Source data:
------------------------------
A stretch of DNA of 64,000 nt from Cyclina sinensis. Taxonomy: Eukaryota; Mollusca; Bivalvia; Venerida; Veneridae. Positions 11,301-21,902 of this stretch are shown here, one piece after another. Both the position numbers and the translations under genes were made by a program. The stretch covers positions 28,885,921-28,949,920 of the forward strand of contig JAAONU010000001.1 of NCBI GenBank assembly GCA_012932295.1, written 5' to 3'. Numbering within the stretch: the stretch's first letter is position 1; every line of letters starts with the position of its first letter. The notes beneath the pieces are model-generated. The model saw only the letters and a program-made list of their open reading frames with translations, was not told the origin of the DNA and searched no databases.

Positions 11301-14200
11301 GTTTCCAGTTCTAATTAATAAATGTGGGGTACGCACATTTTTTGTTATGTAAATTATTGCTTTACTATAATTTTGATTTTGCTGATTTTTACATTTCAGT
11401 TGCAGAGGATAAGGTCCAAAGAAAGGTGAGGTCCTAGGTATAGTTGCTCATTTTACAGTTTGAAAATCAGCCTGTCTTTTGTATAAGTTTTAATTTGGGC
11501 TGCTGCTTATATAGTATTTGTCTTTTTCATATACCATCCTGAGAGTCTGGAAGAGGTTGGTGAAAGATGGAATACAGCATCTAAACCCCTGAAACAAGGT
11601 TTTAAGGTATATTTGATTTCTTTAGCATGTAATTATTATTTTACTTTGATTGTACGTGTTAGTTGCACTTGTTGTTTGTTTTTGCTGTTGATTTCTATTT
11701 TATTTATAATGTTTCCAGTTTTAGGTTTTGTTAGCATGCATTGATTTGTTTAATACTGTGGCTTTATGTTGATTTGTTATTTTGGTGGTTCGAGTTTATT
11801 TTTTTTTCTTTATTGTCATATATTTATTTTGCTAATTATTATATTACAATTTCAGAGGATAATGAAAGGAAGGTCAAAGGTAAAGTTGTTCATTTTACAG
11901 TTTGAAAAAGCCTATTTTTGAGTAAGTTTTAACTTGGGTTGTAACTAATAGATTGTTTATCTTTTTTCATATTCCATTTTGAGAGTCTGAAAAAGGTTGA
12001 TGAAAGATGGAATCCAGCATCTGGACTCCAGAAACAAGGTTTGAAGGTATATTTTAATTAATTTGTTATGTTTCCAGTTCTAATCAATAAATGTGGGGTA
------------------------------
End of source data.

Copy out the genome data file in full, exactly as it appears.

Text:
A stretch of DNA of 64,000 nt from Cyclina sinensis. Taxonomy: Eukaryota; Mollusca; Bivalvia; Venerida; Veneridae. Positions 11,301-21,902 of this stretch are shown here, one piece after another. Both the position numbers and the translations under genes were made by a program. The stretch covers positions 28,885,921-28,949,920 of the forward strand of contig JAAONU010000001.1 of NCBI GenBank assembly GCA_012932295.1, written 5' to 3'. Numbering within the stretch: the stretch's first letter is position 1; every line of letters starts with the position of its first letter. The notes beneath the pieces are model-generated. The model saw only the letters and a program-made list of their open reading frames with translations, was not told the origin of the DNA and searched no databases.

Positions 11301-14200
11301 GTTTCCAGTTCTAATTAATAAATGTGGGGTACGCACATTTTTTGTTATGTAAATTATTGCTTTACTATAATTTTGATTTTGCTGATTTTTACATTTCAGT
11401 TGCAGAGGATAAGGTCCAAAGAAAGGTGAGGTCCTAGGTATAGTTGCTCATTTTACAGTTTGAAAATCAGCCTGTCTTTTGTATAAGTTTTAATTTGGGC
11501 TGCTGCTTATATAGTATTTGTCTTTTTCATATACCATCCTGAGAGTCTGGAAGAGGTTGGTGAAAGATGGAATACAGCATCTAAACCCCTGAAACAAGGT
11601 TTTAAGGTATATTTGATTTCTTTAGCATGTAATTATTATTTTACTTTGATTGTACGTGTTAGTTGCACTTGTTGTTTGTTTTTGCTGTTGATTTCTATTT
11701 TATTTATAATGTTTCCAGTTTTAGGTTTTGTTAGCATGCATTGATTTGTTTAATACTGTGGCTTTATGTTGATTTGTTATTTTGGTGGTTCGAGTTTATT
11801 TTTTTTTCTTTATTGTCATATATTTATTTTGCTAATTATTATATTACAATTTCAGAGGATAATGAAAGGAAGGTCAAAGGTAAAGTTGTTCATTTTACAG
11901 TTTGAAAAAGCCTATTTTTGAGTAAGTTTTAACTTGGGTTGTAACTAATAGATTGTTTATCTTTTTTCATATTCCATTTTGAGAGTCTGAAAAAGGTTGA
12001 TGAAAGATGGAATCCAGCATCTGGACTCCAGAAACAAGGTTTGAAGGTATATTTTAATTAATTTGTTATGTTTCCAGTTCTAATCAATAAATGTGGGGTA